Right, because the 500 biggest companies are such a large fraction of the U.S. market that the rest doesn't matter even if the index theoretically covers them. The thinking behind small cap exposure would be:Michael wrote:For US equities? I don't think so. Although I prefer total stock market indexes (includes small cap), the performance differences between US total stock market and the S&P 500 index funds are almost identical.Arthur Dent wrote: You should do a post on whether weighting up small caps makes sense.
-Historically they've had higher returns
-These higher returns may make sense as a risk premium
-Similar to the logic behind selecting a higher equity to fixed income ratio when young, over the longest time horizons, it makes to sense to accept higher risk as a trade-off for higher mean expected returns.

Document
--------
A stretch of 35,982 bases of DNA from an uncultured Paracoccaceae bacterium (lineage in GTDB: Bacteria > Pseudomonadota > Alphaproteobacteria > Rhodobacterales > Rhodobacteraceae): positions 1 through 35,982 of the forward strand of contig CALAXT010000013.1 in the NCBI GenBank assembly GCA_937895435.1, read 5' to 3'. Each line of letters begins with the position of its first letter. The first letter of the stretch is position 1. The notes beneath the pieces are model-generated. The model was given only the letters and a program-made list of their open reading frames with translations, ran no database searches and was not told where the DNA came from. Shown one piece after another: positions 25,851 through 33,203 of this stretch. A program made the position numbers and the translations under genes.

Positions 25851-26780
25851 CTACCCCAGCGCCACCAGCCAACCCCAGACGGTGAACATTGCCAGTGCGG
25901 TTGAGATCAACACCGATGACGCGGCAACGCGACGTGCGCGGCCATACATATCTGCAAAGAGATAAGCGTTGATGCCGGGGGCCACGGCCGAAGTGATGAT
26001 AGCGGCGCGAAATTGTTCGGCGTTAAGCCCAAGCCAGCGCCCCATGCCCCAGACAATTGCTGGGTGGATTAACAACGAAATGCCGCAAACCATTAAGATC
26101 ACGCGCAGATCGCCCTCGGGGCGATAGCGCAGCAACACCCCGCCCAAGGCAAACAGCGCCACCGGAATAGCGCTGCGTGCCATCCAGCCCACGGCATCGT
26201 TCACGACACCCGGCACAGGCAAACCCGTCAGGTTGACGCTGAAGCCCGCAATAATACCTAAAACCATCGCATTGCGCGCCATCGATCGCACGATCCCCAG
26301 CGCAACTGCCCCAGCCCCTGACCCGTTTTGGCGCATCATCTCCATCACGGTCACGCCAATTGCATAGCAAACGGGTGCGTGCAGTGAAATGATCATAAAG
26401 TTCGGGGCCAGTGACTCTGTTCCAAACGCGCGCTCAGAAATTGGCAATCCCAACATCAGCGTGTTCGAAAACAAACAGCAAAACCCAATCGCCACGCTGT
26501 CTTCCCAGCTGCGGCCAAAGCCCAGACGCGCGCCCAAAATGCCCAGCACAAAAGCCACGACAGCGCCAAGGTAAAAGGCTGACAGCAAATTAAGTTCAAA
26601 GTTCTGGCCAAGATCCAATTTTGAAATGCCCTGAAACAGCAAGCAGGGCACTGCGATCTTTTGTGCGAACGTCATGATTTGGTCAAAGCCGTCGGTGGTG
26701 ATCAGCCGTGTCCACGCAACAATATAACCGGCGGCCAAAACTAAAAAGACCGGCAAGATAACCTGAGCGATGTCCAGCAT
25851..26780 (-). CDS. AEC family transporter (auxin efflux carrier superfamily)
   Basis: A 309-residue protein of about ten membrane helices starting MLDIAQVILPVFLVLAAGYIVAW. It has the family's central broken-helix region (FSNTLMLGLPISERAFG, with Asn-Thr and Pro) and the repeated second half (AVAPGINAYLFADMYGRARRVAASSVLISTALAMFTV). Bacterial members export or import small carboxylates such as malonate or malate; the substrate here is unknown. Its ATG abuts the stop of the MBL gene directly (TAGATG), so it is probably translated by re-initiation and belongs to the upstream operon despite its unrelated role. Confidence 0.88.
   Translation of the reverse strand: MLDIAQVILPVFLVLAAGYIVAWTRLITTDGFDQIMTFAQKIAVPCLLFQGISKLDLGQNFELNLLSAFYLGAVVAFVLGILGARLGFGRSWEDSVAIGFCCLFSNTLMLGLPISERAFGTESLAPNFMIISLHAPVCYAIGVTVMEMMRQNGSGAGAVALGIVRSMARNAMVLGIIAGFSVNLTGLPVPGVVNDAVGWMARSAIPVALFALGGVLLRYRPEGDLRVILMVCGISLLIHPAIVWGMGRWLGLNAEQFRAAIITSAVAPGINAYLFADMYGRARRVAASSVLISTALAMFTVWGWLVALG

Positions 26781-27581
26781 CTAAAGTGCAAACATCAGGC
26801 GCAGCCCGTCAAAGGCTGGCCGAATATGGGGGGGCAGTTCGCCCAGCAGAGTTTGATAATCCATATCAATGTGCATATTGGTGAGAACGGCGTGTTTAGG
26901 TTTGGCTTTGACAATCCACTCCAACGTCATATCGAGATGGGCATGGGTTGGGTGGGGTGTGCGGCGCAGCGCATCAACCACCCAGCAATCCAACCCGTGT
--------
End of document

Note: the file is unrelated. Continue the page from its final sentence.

But I don't know whether, in reality, this model is an accurate description of small caps in the current environment.
I'm not sure I understand. Earnings should be earnings whether or not they are paid out as dividends. You can even pay a dividend when you're not currently making a profit. Seems to me dividends or no dividends, to first order, is only a tax concern and largely irrelevant in a tax sheltered retirement accounts. All returns should be computed as total returns with dividends included.Michael wrote:It's worth noting, technically CAPE should be higher than other times because companies don't pay dividends like they used to.
Actually that point always bothers me because comparisons very often show price return only. For example, your first figure seems to compare a total return international index to the price of the S&P 500, which isn't really valid. Even today when dividends aren't nearly the thing they once were, they are still a significant fraction of total investment returns.